Yesterday was rest day, people who know me may wonder what a restless me does on rest days. I had a ton of great ideas what could be done on rest days – climbing on the climbing tower on the campsite for example, or take the bus and visit the town of Sexten, go for a walk, etc. But the other half meant rest day serious, so I went for a small walk around the campsite, picked some flowers, took some pictures, gave my feet a bath in the super cold river.
I did the laundry as well. They have a super handy thing here for free when you wash your clothes by hand, it’s a spinning machine that really gives the laundry a crazy spin so it is almost dry after 5 minutes – amazing!
The rest of the day was then spent on reading Haruki Murakami’s “South of the border, west of the sun” in a newer German translation. He is my favorite author and if you are into novels that carry deep emotions and have a bit of sci-fi in it, you should definitively get one of his books. By the way, he also has written a book about running (“What I talk about when I talk about running”). When I was preparing for my first half marathon, I incurred his mantra “Suffering IS an option” and I still carry on to use it to overcome challenging situations in life.
Tre Cime di Lavaredo
Today we took the bus (10 EUR p.p.) from the campsite to the Auronzo hut, as we are super close to the famous Tre Cime we also wanted to see them before we leave to the next stop tomorrow.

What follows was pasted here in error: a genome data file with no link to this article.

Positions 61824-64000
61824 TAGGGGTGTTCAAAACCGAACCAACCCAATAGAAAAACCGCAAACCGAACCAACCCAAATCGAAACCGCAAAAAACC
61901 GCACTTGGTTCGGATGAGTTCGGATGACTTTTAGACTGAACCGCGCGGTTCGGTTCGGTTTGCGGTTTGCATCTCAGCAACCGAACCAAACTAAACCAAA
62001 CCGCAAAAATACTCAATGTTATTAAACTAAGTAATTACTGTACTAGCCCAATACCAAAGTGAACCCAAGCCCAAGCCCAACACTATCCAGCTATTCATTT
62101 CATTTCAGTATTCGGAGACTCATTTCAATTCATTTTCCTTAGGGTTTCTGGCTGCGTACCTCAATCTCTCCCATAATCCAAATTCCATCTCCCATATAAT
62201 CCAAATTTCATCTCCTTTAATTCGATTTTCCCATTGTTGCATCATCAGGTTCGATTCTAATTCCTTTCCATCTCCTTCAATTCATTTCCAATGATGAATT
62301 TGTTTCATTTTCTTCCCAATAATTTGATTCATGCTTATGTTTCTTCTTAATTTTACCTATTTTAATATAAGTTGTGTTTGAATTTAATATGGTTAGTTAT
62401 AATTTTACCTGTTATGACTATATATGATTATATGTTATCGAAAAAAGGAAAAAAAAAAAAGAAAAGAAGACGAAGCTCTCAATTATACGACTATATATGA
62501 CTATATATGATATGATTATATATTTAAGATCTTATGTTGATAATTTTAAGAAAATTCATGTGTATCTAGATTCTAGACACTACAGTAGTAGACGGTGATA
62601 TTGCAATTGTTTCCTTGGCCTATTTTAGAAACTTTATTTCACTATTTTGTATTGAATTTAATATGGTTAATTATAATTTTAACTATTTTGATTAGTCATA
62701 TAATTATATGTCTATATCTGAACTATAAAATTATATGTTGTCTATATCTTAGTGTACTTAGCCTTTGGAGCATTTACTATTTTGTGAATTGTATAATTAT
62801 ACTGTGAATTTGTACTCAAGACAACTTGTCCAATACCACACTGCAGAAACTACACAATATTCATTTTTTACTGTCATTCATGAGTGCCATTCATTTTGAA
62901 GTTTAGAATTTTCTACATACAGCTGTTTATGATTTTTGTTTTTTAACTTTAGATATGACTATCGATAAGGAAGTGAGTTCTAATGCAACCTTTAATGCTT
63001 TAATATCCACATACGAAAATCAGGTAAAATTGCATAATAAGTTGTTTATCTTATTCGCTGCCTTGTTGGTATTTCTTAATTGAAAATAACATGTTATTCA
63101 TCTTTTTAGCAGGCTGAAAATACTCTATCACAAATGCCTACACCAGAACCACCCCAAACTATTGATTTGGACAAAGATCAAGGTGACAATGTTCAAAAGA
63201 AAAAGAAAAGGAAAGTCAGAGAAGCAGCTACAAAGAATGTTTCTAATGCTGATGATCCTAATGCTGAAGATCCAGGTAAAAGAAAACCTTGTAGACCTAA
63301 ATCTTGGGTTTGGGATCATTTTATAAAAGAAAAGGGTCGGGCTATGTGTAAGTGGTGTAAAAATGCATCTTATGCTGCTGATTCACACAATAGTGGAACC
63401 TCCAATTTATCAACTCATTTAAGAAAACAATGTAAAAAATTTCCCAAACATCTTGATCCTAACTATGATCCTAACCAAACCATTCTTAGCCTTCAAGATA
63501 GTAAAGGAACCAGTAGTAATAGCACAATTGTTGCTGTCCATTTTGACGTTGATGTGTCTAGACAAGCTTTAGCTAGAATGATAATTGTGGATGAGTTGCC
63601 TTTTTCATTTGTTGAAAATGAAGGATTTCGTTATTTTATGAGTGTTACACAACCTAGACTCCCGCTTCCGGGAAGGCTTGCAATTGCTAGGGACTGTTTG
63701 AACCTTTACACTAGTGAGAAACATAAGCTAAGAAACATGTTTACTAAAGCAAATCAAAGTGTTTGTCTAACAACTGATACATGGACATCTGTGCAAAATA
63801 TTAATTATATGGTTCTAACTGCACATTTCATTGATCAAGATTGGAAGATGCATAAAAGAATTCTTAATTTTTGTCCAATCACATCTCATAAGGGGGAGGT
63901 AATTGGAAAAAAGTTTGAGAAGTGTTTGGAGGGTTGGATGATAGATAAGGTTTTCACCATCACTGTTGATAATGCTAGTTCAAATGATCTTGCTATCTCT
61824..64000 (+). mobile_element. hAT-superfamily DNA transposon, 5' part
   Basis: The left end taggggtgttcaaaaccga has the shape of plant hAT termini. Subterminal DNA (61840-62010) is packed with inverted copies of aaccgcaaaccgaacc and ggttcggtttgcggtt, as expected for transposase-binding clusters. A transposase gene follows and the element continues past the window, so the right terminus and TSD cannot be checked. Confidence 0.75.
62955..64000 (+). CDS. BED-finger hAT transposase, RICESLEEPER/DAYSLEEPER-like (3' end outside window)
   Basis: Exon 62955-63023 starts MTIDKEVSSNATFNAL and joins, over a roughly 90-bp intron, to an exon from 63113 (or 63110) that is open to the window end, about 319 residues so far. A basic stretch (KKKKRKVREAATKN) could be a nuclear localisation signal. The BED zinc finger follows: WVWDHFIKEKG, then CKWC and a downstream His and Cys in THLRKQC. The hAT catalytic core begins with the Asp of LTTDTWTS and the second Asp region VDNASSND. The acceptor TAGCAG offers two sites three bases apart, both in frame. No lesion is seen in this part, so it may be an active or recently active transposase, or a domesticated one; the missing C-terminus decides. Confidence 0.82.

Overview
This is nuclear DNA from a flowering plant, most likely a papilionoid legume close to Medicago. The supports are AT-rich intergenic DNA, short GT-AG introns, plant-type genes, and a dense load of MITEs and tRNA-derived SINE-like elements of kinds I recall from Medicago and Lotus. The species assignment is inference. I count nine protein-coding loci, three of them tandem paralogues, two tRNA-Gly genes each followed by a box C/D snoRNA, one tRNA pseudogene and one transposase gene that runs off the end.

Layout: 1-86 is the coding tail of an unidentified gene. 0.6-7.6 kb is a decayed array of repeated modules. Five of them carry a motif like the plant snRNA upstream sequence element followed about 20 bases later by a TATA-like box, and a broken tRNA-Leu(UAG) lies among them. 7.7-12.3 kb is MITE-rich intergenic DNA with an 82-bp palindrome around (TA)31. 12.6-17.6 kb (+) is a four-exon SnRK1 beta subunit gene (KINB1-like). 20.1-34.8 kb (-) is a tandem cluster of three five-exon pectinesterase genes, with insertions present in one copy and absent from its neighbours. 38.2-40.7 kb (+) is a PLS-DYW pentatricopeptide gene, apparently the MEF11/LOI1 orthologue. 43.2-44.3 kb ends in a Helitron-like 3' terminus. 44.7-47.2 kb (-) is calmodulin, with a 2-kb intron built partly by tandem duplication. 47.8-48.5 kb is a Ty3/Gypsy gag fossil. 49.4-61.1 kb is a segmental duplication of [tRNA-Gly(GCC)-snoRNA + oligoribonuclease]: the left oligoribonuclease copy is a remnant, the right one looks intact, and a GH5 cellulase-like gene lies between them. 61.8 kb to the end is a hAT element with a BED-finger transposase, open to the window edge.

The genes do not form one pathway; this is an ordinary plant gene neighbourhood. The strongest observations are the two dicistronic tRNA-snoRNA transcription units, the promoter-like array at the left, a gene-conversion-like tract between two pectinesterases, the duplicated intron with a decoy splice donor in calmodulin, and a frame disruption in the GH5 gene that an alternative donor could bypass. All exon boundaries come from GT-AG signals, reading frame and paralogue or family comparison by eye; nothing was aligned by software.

We decided to take an easy family friendly hiking route that would take us back to the valley and a bus station. Initially, I wanted to do the Paternkofel via ferrata, but we agreed that it would make more sense to do this some time later this year or next year, as this is a popular via ferrata and we would not be at the start early enough to enter the route.
As mentioned the Tre Cime are famous and the front line between Italy and Austria during World War I ran through the Tre Cime peaks.
There are a number of fortifications, trenches, tunnels, iron ladders, and commemorative plaques in the area.
And there were TONS of people.
So the view was breath-taking again – it gave me goosebumps, but while walking on the easy paths at the beginning, we were surrounded by chatter in all languages and tones.
I will come back for undoubtedly but I will make sure to take other routes and sleep over in one of the huts to be able to inhale the unbelievable rough beauty of these mountains.
Do not get me wrong, I of course appreciate that this world heritage is made accessible for everyone by the South Tyrol travel association. I am simply not made for mass tourism 🙂 and large crowds (if it is not a music festival).